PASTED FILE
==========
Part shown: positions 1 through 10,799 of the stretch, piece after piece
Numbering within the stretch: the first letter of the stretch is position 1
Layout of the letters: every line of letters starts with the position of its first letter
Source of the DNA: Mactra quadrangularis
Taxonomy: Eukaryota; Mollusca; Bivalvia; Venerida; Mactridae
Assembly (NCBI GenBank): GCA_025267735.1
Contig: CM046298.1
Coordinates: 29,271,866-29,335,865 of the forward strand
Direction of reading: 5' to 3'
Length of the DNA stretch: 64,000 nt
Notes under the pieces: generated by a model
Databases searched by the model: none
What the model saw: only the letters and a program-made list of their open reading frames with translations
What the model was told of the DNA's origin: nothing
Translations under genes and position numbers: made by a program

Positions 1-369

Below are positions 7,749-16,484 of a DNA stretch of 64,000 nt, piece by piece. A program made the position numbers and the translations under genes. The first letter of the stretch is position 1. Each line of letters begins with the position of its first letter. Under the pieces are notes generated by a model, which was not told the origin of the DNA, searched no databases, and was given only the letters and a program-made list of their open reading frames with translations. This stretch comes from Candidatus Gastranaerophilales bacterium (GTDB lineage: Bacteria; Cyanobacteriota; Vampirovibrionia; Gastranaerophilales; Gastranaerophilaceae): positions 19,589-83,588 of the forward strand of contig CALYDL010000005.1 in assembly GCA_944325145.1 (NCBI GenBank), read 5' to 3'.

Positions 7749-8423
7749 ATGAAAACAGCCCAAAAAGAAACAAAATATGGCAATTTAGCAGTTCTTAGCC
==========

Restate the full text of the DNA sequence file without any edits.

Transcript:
Part shown: positions 1 through 10,799 of the stretch, piece after piece
Numbering within the stretch: the first letter of the stretch is position 1
Layout of the letters: every line of letters starts with the position of its first letter
Source of the DNA: Mactra quadrangularis
Taxonomy: Eukaryota; Mollusca; Bivalvia; Venerida; Mactridae
Assembly (NCBI GenBank): GCA_025267735.1
Contig: CM046298.1
Coordinates: 29,271,866-29,335,865 of the forward strand
Direction of reading: 5' to 3'
Length of the DNA stretch: 64,000 nt
Notes under the pieces: generated by a model
Databases searched by the model: none
What the model saw: only the letters and a program-made list of their open reading frames with translations
What the model was told of the DNA's origin: nothing
Translations under genes and position numbers: made by a program

Positions 1-369

Below are positions 7,749-16,484 of a DNA stretch of 64,000 nt, piece by piece. A program made the position numbers and the translations under genes. The first letter of the stretch is position 1. Each line of letters begins with the position of its first letter. Under the pieces are notes generated by a model, which was not told the origin of the DNA, searched no databases, and was given only the letters and a program-made list of their open reading frames with translations. This stretch comes from Candidatus Gastranaerophilales bacterium (GTDB lineage: Bacteria; Cyanobacteriota; Vampirovibrionia; Gastranaerophilales; Gastranaerophilaceae): positions 19,589-83,588 of the forward strand of contig CALYDL010000005.1 in assembly GCA_944325145.1 (NCBI GenBank), read 5' to 3'.

Positions 7749-8423
7749 ATGAAAACAGCCCAAAAAGAAACAAAATATGGCAATTTAGCAGTTCTTAGCC